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MSR Simmerlite Camp Stove Review

Posted by on July 9, 2012

Over the winter I purchased the MRS Simmerlite camp stove as a companion on my mountaineering adventures. It had received rave reviews from some of my climbing friends who reported that the stove boiled snow quickly and reliably, had good control of the heat for simmering, and was relatively efficient with the white gas fuel. Unfortunately circumstances kept me away from the mountains this winter but I’ve recently come to appreciate the Simmerlite for its utility as a compact, kayak-camping stove too! Here’s the low-down:

The MSR Simmerlite is a compact, backpacking stove that runs on white gas fuel. The stove weighs in at a mere 8.5oz (12.2oz packed) and nests nicely within the MSR Base 2 pot set (1 liter pot inside a 1.5 liter pot). The specs on the stove say that it will boil a liter of water in 3.5 minutes but I can report that it’s usually much less time(2-2.5mins) than that. At maximum power the stove burns through a 20oz fuel bottle in about 2 hours give or take. You’ll never have the stove burning at full-bore in the summer and 20oz of white gas usually lasts me at least a full weekend of cooking (4-5 meals) with fuel to spare. Note that all of these observations were made during the spring and summer months in New England at sea level.

Overall, I really like this stove but it’s not without its nuances. Like all of MSR’s white gas stoves (even the fabled Whisperlite International) it takes some practice to get used to. I guarantee that the first time you prime this stove you’ll either spill gas everywhere, create a campfire-sized fireball, or both. You’ll get better with the start-up procedure over time but I’d advise some practice before going off on an adventure with any white gas stove. Also play around with the included windshield as this can really make a difference in the stove’s performance on those blustery days.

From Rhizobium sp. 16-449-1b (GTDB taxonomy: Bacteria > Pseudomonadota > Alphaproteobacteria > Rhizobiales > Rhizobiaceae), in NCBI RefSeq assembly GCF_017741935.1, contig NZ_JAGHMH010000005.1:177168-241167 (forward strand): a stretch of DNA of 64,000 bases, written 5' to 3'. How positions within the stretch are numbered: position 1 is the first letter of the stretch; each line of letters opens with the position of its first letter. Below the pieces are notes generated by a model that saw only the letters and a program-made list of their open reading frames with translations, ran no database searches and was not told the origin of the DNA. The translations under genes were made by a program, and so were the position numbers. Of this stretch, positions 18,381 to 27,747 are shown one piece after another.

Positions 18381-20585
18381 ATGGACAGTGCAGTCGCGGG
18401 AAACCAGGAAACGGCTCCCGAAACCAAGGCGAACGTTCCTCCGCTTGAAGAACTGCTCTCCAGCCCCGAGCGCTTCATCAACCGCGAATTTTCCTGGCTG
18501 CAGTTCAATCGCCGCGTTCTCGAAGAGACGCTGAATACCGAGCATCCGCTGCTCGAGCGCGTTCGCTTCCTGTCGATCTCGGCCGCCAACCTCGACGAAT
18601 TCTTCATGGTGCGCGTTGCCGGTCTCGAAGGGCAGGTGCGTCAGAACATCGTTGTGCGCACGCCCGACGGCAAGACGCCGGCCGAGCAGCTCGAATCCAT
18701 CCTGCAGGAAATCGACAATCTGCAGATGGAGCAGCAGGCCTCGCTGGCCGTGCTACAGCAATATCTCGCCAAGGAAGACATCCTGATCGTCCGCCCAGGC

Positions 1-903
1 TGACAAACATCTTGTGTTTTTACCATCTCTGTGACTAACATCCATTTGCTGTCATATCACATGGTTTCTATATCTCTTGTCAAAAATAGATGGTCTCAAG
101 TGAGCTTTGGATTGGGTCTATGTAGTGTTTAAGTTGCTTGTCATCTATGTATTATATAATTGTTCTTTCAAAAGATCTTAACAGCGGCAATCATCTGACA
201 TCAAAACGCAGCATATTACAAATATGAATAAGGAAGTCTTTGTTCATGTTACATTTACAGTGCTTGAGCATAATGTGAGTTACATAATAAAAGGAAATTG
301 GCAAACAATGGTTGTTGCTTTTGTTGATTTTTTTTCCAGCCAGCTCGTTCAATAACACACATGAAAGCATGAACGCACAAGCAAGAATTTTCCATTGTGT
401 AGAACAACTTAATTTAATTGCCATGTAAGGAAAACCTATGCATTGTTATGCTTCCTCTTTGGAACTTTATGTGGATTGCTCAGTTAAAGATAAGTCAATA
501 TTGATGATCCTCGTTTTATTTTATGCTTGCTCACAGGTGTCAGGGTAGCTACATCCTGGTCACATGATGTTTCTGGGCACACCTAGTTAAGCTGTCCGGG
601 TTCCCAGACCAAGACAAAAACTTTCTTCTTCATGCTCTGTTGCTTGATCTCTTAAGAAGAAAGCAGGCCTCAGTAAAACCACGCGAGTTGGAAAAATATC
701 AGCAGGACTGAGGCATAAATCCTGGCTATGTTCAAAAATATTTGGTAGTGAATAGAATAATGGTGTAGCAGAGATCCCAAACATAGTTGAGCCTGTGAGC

The thing that bothers me most about the Simmerlite is that it really doesn’t have the fine-tuned heat control that’s advertised and that its namesake implies. White gas burns hot and it’s tricky to keep your pot from boiling over with this stove. Yes, you can get the stove to simmer but this occurs within the first 1/8th turn of the control knob with the stove just barely operating. I’ve found that it will go out if the bottle pressure drops so stay close by the pump. If you turn it to ¼ turn then you’ll be heating things up!

With regard to maintenance; I’ve yet to clean my Simmerlite or replace any parts. However, I’ve noticed after 12 uses that quite a bit of black soot has built up under the burner so this routine maintenance is probably just around the corner. It’s always wise to make sure your white gas stove is in working order before you go off on an adventure because they can be challenging to fix without the repair kit handy.

MSR discontinued the Simmerlite in February of 2012 in order to make room for their new stove: the Whisperlite Universal. Truth-be-told this is probably a good thing for a few reasons. First, this means that you’ll probably be able to find a Simmerlite on sale and get a good buy for this good stove. Second, I’m wicked psyched about the Whisperlite Universal because it can use basically anything for fuel from canisters to white gas to kerosene. If it’s anything like the Whisperlite International then the Whisperlite Universal is bound to be a home run of a camping stove! I’ll be sure to write a review as soon as I can get my hands on one…

-Kayak Dave

Pros: Lightweight, packable, boils water quickly, fuel efficient

Cons: Difficult to control heat. Steep learning curve for start-up procedure. Discontinued model

Kayak Dave Rating:

2 Responses to MSR Simmerlite Camp Stove Review

  1. dave

    I have used a Whisperlite for years and have not had a single Problem. You are correct that there is a little black soot build up but can be dealt with. I wasn’t aware of the Simmerlite but will keep my eyes peeled for one.

    I tend to pack a little heavy when boating so I have been thinking about trying to lighten the load a bit. A smaller more compact stove would be on option. Maybe an alcohol or wood burning stove to mix it up a bit?

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